TUESDAY, June 14, 2016 (HealthDay News) -- Just 15 minutes of exercise a day may lower older adults' risk of early death by one-fifth, a new study suggests.
The research included more than 123,000 people, aged 60 and older. The study's mean follow-up time was 10 years. Compared to those who were inactive, those with low levels of activity were 22 percent less likely to die during the study period, the investigators found.
In addition, for people with medium and high levels of physical activity, the risk of dying during the study was reduced by 28 percent and 35 percent, respectively, compared to people who weren't active at all.
The findings were scheduled to be presented Tuesday at the European Society of Cardiology meeting in Sophia Antipolis, France.
The study wasn't designed to prove a cause-and-effect relationship, but the results "show that the more physical activity older adults do, the greater the health benefit. The biggest jump in benefit was achieved at the low level of exercise, with the medium and high levels bringing smaller increments of benefit," said Dr. David Hupin, of the University Hospital of Saint-Etienne, France.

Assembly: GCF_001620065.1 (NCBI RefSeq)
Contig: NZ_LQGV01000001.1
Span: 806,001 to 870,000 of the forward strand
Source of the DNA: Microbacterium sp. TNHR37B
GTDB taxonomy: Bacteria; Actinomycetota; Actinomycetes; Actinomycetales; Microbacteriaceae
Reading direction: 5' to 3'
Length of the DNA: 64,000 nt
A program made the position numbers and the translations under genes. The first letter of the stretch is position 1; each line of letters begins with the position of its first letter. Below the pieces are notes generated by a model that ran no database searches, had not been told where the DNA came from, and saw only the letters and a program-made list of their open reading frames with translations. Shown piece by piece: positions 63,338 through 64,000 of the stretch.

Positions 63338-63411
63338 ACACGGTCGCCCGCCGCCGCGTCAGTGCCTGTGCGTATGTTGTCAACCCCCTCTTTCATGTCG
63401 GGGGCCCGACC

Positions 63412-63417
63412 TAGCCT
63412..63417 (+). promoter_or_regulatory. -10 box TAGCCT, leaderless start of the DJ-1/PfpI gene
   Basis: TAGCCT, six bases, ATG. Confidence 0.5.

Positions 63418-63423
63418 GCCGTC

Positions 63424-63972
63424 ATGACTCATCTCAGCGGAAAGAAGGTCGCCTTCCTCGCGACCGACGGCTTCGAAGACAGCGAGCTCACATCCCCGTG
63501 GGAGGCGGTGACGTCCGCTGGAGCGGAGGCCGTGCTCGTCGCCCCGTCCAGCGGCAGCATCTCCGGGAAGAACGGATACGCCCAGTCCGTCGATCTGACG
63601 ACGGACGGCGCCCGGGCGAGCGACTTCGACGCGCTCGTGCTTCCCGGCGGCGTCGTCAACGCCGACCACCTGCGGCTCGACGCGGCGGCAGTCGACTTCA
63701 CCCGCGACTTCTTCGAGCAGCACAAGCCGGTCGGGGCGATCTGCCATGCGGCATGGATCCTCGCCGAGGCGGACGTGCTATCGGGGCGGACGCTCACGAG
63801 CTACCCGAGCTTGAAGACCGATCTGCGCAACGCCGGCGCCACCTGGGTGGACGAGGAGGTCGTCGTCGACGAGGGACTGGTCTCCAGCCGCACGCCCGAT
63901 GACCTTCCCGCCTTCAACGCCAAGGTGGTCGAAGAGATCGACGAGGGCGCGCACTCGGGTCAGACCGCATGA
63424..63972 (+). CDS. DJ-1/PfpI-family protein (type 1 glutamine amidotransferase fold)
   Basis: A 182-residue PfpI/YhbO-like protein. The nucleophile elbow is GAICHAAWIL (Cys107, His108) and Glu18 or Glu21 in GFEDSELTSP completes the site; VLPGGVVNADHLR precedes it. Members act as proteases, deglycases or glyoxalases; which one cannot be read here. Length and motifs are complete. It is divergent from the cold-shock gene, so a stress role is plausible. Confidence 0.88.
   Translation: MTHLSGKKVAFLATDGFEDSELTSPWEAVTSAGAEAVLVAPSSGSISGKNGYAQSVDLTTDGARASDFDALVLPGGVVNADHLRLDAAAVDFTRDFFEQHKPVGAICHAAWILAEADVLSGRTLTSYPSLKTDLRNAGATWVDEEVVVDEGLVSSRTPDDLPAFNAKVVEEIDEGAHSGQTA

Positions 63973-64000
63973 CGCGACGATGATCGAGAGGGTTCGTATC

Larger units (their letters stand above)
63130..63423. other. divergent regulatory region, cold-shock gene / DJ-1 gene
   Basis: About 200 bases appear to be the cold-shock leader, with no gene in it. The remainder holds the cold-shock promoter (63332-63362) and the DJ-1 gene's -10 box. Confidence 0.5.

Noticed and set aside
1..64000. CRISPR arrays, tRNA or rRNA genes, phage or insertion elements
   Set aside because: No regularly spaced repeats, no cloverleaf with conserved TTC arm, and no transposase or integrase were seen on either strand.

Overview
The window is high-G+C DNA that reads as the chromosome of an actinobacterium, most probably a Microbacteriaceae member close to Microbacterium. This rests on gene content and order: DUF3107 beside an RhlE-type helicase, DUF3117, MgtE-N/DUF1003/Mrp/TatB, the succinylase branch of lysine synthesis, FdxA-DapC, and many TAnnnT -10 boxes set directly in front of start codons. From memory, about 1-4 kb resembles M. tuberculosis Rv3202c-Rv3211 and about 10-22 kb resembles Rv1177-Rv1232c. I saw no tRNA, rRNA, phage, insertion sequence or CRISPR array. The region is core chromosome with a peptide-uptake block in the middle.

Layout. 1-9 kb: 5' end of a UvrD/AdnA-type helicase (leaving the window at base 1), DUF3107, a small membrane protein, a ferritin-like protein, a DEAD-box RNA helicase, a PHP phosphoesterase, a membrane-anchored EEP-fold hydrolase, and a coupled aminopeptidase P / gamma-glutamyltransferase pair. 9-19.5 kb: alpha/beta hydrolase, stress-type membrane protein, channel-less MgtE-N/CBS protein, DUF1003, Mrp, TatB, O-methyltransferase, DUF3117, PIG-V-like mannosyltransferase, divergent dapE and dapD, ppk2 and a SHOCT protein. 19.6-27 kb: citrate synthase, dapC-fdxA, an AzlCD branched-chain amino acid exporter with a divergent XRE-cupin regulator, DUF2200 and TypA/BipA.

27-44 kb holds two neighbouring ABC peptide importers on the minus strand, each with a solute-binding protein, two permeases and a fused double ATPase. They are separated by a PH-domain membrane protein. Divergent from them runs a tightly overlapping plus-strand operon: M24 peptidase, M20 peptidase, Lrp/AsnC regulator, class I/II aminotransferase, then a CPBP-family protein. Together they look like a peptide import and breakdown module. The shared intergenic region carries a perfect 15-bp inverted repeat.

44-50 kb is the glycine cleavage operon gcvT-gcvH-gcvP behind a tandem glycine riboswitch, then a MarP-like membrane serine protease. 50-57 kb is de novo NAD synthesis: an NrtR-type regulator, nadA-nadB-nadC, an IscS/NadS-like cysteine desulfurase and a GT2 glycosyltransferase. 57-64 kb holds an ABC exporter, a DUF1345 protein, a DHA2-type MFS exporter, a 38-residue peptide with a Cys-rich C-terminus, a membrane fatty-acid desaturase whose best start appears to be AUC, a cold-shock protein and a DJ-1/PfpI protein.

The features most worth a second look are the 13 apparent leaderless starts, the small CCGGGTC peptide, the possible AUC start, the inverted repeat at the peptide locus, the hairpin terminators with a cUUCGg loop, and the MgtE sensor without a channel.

The low level of exercise is equivalent to a 15-minute brisk walk each day, according to Hupin.
"Age is not an excuse to do no exercise," he said in a society news release. "It is well established that regular physical activity has a better overall effect on health than any medical treatment. But less than half of older adults achieve the recommended minimum of 150 minutes moderate intensity or 75 minutes vigorous intensity exercise each week."
Hupin said people shouldn't make drastic changes to the amount of activity in their lives. Instead, they should progressively increase the amount of activity they're doing, he suggested.
"Fifteen minutes a day could be a reasonable target for older adults. Small increases in physical activity may enable some older adults to incorporate more moderate activity and get closer to the recommended 150 minutes per week," he concluded.
Research presented at meetings should be viewed as preliminary until published in a peer-reviewed journal.
The U.S. National Institute on Aging has more about exercise and physical activity.
SOURCE: European Society of Cardiology, news release, June 14, 2016
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